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This jarring chart may explain why investors are flooding into the stock market

Traders work on the floor of the New York Stock Exchange. (REUTERS/Lucas Jackson)

It’s curious right? The stock market (^GSPC) keeps going up—making new record highs even—and yet earnings are weak at best and for some companies profits are actually shrinking. So why in the world are stocks going up if the underlying prospects of companies are so poor?

I’ll explain in a second, but one thing to remember about investing is that it really is a zero sum game. If you sell a stock you are always moving money into something else, even if it’s cash. And investors are therefore always comparing the returns of one investment to another. Historical anomalies or distortions often produce equal and opposite reactions à la Newtonian physics. And that’s exactly what’s going on today in the stock market versus the bond market.

The chart below illustrates this story, graphing the percentage of S&P 500 stocks that have dividend yields greater than the yield on the 10-year Treasury note (^TNX). You can see for years—nay decades—the great majority of S&P 500 companies, like 95% of them, had stocks with dividend yields less than 10-year Treasuries. Things started to go haywire around the financial crisis, when stocks plunged, but companies didn’t cut their dividends, which meant their yields soared relative to Treasuries.

There are a lot of stocks yielding more than bonds. (Image: Bank of America Merrill Lynch)

What’s happening now is that Treasury yields, which many market prognosticators thought couldn’t go any lower, or were convinced would rise soon, just keep on dropping. The 10-year Treasury has now fallen from 2.24% in the first week of January to 1.55% —a huge percentage drop. And of course in other countries, like Germany and Japan, yields are even lower—or negative.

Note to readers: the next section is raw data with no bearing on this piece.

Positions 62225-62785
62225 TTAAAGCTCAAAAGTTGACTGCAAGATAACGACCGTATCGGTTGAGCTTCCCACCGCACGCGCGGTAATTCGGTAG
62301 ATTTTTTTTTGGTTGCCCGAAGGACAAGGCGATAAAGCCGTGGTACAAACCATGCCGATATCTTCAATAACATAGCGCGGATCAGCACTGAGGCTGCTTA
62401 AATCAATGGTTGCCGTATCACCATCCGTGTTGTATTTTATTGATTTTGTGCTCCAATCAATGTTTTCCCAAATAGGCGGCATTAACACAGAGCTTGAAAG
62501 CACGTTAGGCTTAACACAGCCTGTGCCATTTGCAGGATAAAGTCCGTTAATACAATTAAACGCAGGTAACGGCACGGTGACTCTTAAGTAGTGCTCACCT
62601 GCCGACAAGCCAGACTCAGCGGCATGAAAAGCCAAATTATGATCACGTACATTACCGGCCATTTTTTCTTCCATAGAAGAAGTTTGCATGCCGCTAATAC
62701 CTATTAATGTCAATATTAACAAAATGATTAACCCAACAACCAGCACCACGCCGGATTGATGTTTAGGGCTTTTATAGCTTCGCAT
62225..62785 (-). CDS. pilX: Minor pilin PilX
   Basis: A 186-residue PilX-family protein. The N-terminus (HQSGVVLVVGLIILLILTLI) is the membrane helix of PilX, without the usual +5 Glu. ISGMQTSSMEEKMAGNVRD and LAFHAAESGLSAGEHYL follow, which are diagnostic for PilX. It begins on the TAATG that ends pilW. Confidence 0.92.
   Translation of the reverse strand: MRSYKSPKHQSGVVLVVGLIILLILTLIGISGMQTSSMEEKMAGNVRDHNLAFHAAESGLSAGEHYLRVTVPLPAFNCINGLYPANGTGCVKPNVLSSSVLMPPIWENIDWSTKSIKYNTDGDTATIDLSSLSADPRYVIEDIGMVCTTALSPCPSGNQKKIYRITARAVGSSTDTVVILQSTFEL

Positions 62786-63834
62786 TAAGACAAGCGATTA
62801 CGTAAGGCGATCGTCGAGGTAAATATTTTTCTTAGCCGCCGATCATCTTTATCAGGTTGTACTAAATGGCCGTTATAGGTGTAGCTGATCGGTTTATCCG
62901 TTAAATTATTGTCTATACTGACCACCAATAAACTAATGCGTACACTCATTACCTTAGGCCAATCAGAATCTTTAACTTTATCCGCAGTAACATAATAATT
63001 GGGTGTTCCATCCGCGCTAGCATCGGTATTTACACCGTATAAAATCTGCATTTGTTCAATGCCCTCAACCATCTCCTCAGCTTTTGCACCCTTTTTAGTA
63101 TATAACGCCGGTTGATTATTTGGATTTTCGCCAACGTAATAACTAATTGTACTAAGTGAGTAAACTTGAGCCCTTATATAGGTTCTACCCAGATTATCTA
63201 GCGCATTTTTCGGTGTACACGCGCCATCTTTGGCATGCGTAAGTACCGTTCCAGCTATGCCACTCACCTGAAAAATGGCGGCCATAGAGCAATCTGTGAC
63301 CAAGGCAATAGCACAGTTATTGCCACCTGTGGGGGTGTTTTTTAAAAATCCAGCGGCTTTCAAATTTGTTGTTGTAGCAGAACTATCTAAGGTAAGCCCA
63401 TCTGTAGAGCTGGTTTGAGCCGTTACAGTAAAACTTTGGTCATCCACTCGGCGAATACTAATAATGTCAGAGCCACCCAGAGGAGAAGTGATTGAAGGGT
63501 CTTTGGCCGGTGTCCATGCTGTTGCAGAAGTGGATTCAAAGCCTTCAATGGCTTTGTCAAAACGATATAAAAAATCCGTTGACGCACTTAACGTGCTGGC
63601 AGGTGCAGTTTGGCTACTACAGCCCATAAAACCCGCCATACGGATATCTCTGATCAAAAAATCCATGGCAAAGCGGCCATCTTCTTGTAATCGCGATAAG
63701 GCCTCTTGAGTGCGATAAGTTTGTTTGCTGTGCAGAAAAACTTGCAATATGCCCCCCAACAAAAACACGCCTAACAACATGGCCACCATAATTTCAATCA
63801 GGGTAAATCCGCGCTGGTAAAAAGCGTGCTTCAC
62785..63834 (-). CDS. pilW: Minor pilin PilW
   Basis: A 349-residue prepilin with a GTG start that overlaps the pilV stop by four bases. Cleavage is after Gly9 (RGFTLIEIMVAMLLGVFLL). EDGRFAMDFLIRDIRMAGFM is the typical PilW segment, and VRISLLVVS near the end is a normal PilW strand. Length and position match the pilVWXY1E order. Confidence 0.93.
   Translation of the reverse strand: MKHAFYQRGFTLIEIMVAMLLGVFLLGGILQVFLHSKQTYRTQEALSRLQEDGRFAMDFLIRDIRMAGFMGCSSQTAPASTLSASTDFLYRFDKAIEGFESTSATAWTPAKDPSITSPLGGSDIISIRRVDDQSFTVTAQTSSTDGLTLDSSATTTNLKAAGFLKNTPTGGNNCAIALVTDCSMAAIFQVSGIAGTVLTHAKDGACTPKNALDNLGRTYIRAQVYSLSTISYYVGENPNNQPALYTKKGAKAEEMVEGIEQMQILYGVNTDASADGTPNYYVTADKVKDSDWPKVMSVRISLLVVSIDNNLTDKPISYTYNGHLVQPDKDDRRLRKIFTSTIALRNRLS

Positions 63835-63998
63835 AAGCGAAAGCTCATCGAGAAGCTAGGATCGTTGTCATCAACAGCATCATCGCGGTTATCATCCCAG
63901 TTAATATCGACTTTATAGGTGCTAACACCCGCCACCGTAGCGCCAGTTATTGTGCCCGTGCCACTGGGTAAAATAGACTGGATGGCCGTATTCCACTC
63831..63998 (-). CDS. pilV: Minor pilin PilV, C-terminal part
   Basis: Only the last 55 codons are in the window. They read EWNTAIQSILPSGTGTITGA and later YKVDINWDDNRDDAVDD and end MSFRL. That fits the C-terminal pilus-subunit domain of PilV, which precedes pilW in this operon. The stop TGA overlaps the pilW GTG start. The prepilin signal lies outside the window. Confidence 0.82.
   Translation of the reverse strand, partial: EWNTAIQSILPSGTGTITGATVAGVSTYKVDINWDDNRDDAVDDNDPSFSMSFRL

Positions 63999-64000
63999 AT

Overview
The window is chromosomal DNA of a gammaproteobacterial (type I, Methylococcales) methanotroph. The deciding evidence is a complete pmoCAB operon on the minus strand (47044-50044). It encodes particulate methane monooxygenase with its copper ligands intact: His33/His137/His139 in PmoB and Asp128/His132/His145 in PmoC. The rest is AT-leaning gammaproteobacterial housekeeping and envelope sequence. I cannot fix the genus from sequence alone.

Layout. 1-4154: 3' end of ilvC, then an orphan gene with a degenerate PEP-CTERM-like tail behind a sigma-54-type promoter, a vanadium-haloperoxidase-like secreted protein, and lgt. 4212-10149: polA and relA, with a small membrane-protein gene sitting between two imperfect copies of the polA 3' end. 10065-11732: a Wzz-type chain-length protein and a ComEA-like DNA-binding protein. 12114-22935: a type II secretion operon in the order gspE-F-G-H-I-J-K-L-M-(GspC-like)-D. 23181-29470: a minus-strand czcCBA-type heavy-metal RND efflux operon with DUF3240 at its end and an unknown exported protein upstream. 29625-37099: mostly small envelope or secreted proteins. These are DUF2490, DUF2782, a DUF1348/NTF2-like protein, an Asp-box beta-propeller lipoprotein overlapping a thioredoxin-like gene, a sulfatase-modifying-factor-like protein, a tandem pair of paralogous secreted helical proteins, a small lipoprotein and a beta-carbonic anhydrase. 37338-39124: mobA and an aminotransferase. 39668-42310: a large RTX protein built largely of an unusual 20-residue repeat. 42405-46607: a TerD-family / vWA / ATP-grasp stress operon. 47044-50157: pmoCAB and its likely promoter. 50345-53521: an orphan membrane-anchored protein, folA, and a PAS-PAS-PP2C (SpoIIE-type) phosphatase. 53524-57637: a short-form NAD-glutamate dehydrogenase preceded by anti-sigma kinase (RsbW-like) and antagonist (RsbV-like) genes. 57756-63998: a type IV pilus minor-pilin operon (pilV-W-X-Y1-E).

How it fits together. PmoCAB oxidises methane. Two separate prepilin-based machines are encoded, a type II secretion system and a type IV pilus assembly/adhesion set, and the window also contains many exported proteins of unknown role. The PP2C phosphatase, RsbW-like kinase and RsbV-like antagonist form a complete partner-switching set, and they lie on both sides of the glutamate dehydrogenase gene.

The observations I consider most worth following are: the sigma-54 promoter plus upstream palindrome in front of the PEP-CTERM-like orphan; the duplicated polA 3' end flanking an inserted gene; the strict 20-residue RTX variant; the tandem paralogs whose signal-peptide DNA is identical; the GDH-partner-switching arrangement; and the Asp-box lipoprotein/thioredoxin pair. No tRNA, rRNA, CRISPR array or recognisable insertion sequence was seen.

That 1.55% Treasury yield, which looks paltry enough on its own, looks even worse compared to stocks. The dividend yield of the S&P 500 currently sits at 2.04% And that’s what the chart reflects, way more than half of S&P stocks yield more than 10-year Treasuries! So think about it. If you buy stocks, you can get a yield more than Treasury bonds. Furthermore,  you can capture further dividend hikes and also potential capital gains.

No brainer right?

That’s one reason why investors are flooding into stocks (pushing prices ever higher): to capture this anomaly.

Will it all end badly? Who knows. But when things get this out of whack in the market, they usually, somehow, someway swing the other way.


Andy Serwer is editor-in-chief at Yahoo Finance.
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